- Transportation to and from Inverness airport
- Accommodation in a house in the Scottish countryside
- Catered meals
- All work and safety equipment
- On-site training and supervision by a specialist in Scottish conservation
- A 2-day tourguided excursion to the Isle of Skye (during the second week)
Restoring heritage is always about more than just the buildings. While we might get caught up in questions of authenticity, of style and architectural purity and period-accurate method, at the end of the day, I think anyone who preserves heritage does so with the conviction that doing so ultimately makes the world a better place. Even if it’s just in a little tiny way – one building, a doorway, a chimneypiece, a stair-rail – there’s a satisfaction in knowing that you’ve concretely improved one tiny corner in a measurable way. Sometimes its difficult to see just HOW improving heritage improves the world… But then again sometimes it’s really very simple.
At Burgie, Mr. Hamish Lochore is using his historic building to save Scotland’s trees. He’s spent the past 12 years creating an enormous arboretum on his estate, where he grows both endangered Scottish species, as well as exotic species that a huge international network send him from all over the world (legally, of course!). He’s realised that all eight of Scotland’s native surviving species have already been negatively affected by climate change, and are increasingly vulnerable. He’s realised, as many at the Forestry Commission refuse to acknowledge, that the future of Scottish forestry might just require investigating alternative species. Despite the milder microclimate of the Moray coast, tiny seedlings of exotic varieties need a little help in their earliest years before they’re ready to brave the Scottish weather. And this is where the “so what” of the historic greenhouse comes into it.
Hamish has done an amazing thing with his ancestral estate. In the grand tradition of country estate owners everywhere, he has moulded and crafted his land into something better than itself. He has made it productive as well as decorative, educational as well as functional – and the same is true for his greenhouse.
The glasshouse was originally built in 1912, and it belongs to a world that no longer exists. The social structures of Edwardian Britain eroded after the First World War, and the rural economy and lifestyle changed forever. The glasshouse was built for a household that was designed not just to function, but to impress, with a staff of household servants as well as landscapers and gardeners to keep things running inside and out. The Burgie glasshouse speaks eloquently to this division between those who serve and those who are served; it has separate entrances for staff and visitors, as well as extensive sheds “behind the scenes” that are plainer and clearly meant for the dirtier staging-work of the paid gardeners. And one can just picture the wee coal-monkeys who were sent down into the lowered boiler-room to keep the water-pipes heated. Meanwhile, family members or meticulously-dressed visitors could come in from the walled garden to a gleaming fantasy of crisp, white timber, translucent glass, and of course a well-maintained riot of exotic plants and flowers.While this might not be every person’s ideal, with great divisions in wealth and privilege, it cannot be denied that such divisions wrought beautiful objects, buildings included. But the world has moved on, and the societal structure and purpose that appreciated greenhouses as status symbols and works of art no longer exists. And, like most buildings nowadays, century-old greenhouses are finding that they too must earn their keep to survive.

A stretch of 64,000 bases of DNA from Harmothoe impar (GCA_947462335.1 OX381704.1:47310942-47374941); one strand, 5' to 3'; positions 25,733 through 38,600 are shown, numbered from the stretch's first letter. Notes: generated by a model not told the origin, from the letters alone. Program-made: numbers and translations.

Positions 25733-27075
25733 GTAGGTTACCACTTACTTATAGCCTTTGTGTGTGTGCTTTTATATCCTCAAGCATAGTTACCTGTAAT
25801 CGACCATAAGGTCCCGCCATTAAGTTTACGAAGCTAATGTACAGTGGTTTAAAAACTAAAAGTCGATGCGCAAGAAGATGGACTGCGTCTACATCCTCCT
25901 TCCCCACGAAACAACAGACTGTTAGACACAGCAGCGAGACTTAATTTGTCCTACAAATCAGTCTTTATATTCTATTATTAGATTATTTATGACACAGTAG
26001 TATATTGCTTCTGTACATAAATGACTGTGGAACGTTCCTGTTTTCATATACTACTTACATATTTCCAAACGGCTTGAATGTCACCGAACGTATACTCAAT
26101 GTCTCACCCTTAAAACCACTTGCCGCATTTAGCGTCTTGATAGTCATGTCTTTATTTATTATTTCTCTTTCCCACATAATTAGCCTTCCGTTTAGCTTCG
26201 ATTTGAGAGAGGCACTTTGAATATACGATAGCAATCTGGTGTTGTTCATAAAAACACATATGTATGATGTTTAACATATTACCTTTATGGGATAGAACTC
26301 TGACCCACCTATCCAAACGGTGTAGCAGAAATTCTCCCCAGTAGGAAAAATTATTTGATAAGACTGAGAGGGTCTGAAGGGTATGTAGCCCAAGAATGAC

How fortunate then that Hamish’s interests find more than enough uses for his broken-down old greenhouse! Hamish values his land and his heritage. As he said himself, “Who are we if we don’t leave things better than we found them?” But at the end of the day, he needs a working greenhouse for his eco-conservation work; whether it’s historic is in some respects neither here nor there. If he’s got one already on-hand, all the better! But in the state that it’s in… the Burgie greenhouse can’t exactly be said to be “working.” Most of the glass in the roof has fallen out over the centuries, and just to keep the water out Hamish put up some fibreglass sheeting. It keeps the inside relatively dry, but the essential function of a greenhouse – the capture and storage of heat and light through glass – is utterly lost. Right now it’s essentially just a glorified shed, and Hamish’s plants are suffering for it: shaded species are fine, but every year he loses dozens of carefully cultivated plants because they simply can’t get enough light and heat.